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Avoid Road Rage: Don’t React to Aggressive Driving

Driving on roads throughout the United States can often be a pleasant, reasonably uneventful experience. Going from point A to point B is usually a fairly mundane task. But sometimes, the actions of other drivers or some situations outside of your control can be frustrating make you angry. This is… Allstate https://blog.allstate.com/wp-content/uploads/2012/06/iStock-Road-Rage1.jpg
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Driving on roads throughout the United States can often be a pleasant, reasonably uneventful experience. Going from point A to point B is usually a fairly mundane task. But sometimes, the actions of other drivers or some situations outside of your control can be frustrating make you angry. This is typically called “road rage,” and it’s a condition that has increasingly shown up in the headlines of national and local news outlets in recent years.

But what exactly is road rage and are there simple steps to take to avoid it?

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Aggressive Driving

While the National Highway Transportation Safety Administration (NHTSA) doesn’t identify road rage, per se, it does address aggressive driving, which may be seen as a similar action. According to the NHTSA, aggressive driving is when “an individual commits a combination of moving traffic offenses so as to endanger other persons or property.”

While you may not to be able to pinpoint specific actions that are tied directly to road rage, the Insurance Information Institute (III) identified a few behaviors (based on the NHTSA’s Fatal Accident Report System) that may contribute to aggressive driving:

  • Following improperly
  • Improper or erratic lane changing
  • Illegal driving on road shoulder, in ditch, or on sidewalk or median
  • Passing where prohibited
  • Operating the vehicle in an erratic, reckless, careless, or negligent manner or suddenly changing speeds
  • Failure to yield right of way
  • Failure to obey traffic signs, traffic control devices, or traffic officers, failure to observe safety zone traffic laws
  • Failure to observe warnings or instructions on vehicle displaying them
  • Failure to signal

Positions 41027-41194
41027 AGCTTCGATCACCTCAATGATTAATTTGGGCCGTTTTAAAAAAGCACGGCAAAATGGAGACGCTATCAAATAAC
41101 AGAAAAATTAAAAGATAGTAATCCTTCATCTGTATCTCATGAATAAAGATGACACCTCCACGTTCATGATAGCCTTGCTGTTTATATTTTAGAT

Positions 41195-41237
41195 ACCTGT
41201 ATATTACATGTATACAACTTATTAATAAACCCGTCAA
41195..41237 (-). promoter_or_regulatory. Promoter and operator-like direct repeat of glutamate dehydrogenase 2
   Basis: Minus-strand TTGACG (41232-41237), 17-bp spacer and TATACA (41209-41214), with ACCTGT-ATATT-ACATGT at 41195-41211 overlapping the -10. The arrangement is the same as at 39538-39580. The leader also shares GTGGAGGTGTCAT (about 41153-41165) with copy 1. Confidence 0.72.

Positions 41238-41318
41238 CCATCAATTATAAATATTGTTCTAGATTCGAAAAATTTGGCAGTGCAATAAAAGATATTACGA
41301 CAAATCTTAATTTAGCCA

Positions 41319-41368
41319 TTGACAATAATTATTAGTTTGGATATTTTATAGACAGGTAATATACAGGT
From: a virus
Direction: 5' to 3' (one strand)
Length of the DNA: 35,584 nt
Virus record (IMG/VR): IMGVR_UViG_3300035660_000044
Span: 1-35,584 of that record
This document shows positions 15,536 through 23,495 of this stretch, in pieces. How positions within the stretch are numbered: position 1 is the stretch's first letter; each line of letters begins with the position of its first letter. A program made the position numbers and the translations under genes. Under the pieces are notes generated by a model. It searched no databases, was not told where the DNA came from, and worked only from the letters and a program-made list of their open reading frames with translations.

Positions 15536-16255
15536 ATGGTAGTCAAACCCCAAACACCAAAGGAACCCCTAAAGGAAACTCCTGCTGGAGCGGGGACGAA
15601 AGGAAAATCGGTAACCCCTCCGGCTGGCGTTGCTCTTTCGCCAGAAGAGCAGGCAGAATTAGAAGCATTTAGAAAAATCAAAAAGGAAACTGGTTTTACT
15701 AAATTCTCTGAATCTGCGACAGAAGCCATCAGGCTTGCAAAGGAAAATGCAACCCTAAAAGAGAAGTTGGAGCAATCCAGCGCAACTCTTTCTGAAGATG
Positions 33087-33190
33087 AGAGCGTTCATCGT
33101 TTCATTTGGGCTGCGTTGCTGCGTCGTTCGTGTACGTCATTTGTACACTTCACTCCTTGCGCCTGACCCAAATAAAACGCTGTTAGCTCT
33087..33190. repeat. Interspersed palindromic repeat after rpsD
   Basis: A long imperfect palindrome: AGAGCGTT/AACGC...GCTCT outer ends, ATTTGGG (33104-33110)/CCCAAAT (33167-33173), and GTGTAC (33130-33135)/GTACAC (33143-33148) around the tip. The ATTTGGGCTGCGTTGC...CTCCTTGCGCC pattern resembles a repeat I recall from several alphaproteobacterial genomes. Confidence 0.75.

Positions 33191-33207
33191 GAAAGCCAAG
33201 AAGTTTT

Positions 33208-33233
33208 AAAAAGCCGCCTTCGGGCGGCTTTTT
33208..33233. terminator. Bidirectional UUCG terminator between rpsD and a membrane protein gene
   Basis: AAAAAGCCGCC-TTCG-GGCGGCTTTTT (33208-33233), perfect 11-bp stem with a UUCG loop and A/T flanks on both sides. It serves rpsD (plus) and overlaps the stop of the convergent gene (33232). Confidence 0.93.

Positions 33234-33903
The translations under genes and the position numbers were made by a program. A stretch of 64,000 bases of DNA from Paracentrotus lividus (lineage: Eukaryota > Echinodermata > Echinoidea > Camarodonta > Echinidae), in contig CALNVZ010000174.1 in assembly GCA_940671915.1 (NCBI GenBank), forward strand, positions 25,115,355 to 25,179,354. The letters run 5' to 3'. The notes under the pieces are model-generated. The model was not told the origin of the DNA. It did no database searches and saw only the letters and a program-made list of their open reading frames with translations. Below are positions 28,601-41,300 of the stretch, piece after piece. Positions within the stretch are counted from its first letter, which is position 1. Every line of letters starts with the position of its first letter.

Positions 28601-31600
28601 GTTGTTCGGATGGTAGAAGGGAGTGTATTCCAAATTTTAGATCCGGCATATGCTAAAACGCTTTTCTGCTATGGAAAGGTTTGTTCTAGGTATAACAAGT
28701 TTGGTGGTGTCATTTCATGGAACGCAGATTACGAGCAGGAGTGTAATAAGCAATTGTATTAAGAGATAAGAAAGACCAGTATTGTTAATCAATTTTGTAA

• Driving too fast for conditions or in excess of posted speed limit
  • Racing
  • Making an improper turn

The Washington Post reports on a 2013 study by Christine Wickens of the Centre for Addiction and Mental Health about driver anger, that weaving between lanes and cutting people off are the actions that infuriate them most. The study analyzed 5,624 complaints posted to the website roadragers.com between 1999 and 2007. The next three most-common complaints were speeding, hostile displays and tailgating. But what can you do to prevent angry reactions to these behaviors?

Prevent Road Rage

If you drive long enough, eventually you’ll likely encounter some of the behaviors and situations listed above that can frustrate even the calmest drivers. It can be difficult to proactively prevent anger, but some basic stress-reducing tips provided by Edmunds may be able to help you handle your road reactions. Edmunds suggests:

  • Get enough sleep
  • Plan ahead
  • Don’t use your car to blow off steam
  • Listen to relaxing music
  • Loosen up your driving posture
  • Don’t take things so personally
  • Respond with a laugh or a shrug
  • Respond as though you’re in a restaurant
  • Analyze your own driving
  • Remember the simple courtesies

Road rage can be a dangerous behavior that can lead to accidents and injuries. If you remain calm behind the wheel and don’t antagonize other drivers it may help improve your driving experience and reduce your stress.

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Brendan
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